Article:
According to court records, both sides in Caldecott vs. N-MUSD were to have met two days ago in a “Case Management Conference.” According to uslegal.com, a Case Management Conference is, “… a meeting between the judge and the parties (the Plaintiff and the Defendant). The lawyers representing the parties may also appear at the conference. A case management conference usually happens after a plaintiff begins a law suit, but before the trial. The meeting is not a trial and as such witnesses don’t need to be present. The main purpose of the meeting is to try settling some or all of the issues in dispute before going to trial. If no settlement is achieved at the CMC, the matter will proceed to trial.”
In this case, Judge Geoffrey T. Glass has several options. But since none of them are as interesting as the judge wanting to take a deep dive into the documents that Caldecott wants to be made public, let’s go there.
In this scenario, Glass keeps alive the possibility that these documents may have information in which the public interest trumps anyone’s right to privacy, that is, perhaps he has decided to take a good look and determine whether there is evidence of financial improprieties. In that case, there is a duty to report this possibility to another authority. Which authority is not clear, but let’s keep assuming and figure that the seven Trustees of the Newport-Mesa Unified School District need to know. (If you have assumed that they already know because Supt. Navarro disclosed the accusations when he made his case to fire Caldecott, please contact me asap as I have a beautiful bridge in Brooklyn for sale, cheap.)
In that case, the Trustees are forced to review what they should have looked at the first time and then determine:
a) Whether disciplinary action is warranted (if there is evidence of improprieties)
b) Whether Caldecott was fired without due process (if there is evidence of improprieties)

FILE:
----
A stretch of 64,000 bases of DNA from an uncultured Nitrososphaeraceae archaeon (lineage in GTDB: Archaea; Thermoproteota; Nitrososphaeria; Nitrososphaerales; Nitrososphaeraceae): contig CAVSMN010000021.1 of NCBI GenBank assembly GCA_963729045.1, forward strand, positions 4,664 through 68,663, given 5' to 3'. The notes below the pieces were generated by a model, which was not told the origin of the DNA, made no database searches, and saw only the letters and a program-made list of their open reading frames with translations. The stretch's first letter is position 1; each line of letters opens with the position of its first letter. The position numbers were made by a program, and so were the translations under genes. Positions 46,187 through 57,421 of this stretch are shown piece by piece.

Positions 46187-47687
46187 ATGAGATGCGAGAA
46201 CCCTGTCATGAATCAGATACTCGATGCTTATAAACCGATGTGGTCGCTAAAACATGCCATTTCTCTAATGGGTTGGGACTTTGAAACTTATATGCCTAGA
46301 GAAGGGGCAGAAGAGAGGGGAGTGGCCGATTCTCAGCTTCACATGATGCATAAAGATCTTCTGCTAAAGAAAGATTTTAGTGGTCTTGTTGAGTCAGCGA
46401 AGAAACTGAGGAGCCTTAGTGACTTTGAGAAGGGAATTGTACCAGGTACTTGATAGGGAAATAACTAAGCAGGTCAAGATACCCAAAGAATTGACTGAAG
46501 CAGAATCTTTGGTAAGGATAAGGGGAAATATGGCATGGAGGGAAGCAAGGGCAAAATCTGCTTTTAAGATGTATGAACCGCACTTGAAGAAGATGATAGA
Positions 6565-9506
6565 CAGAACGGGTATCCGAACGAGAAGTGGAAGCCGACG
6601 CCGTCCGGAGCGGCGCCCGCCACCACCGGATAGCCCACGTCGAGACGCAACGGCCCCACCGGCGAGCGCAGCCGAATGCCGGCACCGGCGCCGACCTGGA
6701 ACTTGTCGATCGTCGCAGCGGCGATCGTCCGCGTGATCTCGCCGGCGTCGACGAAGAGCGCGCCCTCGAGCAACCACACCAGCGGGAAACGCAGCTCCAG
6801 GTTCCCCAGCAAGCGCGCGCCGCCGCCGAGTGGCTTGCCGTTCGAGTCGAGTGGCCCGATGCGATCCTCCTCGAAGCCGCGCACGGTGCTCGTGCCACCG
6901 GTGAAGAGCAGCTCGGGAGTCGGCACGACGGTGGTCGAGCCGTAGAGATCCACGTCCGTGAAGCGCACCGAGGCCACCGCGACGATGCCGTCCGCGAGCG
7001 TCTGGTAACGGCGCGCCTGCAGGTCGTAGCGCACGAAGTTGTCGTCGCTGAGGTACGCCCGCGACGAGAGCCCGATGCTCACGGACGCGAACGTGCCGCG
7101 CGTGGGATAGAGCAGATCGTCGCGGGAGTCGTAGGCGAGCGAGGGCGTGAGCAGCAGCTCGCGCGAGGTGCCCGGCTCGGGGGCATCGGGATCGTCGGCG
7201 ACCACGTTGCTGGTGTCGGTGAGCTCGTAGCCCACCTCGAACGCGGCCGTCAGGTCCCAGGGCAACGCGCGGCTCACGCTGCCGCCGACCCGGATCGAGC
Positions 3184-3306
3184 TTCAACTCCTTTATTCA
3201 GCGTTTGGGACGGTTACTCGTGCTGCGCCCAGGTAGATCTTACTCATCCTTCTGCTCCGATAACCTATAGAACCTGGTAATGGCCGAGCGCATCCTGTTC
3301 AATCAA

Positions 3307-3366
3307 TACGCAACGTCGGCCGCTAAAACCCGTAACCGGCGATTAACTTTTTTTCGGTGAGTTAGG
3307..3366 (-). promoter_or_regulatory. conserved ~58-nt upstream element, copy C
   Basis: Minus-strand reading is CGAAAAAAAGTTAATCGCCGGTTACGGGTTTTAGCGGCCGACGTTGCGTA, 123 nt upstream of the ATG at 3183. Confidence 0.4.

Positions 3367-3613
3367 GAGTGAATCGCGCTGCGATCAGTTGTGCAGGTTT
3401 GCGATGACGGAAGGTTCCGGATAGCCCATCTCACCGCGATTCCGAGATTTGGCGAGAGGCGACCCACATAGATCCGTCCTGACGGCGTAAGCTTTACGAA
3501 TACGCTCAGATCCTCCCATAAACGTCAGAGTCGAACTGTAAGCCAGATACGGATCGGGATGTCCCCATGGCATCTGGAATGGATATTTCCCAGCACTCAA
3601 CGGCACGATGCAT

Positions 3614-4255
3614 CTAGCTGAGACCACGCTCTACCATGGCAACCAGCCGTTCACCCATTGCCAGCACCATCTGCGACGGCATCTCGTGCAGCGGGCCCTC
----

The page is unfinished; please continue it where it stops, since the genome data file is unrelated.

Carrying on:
c) Whether to report this to another authority (if there is evidence of improprieties)
d) How to spin this so they don’t look incompetent
These would be difficult things for the board to do because it would mean admitting that they did a lot of things wrong. And as you know, the school board does not readily admit that they screwed up.
That would be the right thing to do. But when egos and reputations are involved, doing the right thing is not always done, even though that is what we teach our kids to do.
Back to the conference and our – OK, my – ruminations. So the judge looks at the documents and in a specified period, he has to make a decision. Since he knows that Caldecott has waived his right to privacy, there are only the other district employees mentioned in the documents for whom he has to be concerned.
Which leads us back to the questions I have been asking for months: If there is evidence in the documents that indicate a further investigation is warranted, does that overrule an employees right to privacy? And if there is such evidence, can names be redacted for the purposes of allowing taxpayers to know that there may be some improprieties? And, finally, if there is evidence of improprieties, to which agency or agencies should this be reported and whose responsibility is it to do so?
This case long ago stopped being about a disgruntled employee seeking revenge on a boss and school board that fired him without the hearing he was promised (remember that Caldecott raised his concerns four months before his termination). And it long ago stopped being a whistleblower case. The truth is, it never was either of those in the first place.
This case has been, and will always be, the pursuit of the public disclosure as to whether the superintendent has committed any financial improprieties. Maybe he did, maybe he didn’t. But taxpayers deserve to know that the proper legal authorities have determined this, one way or the other.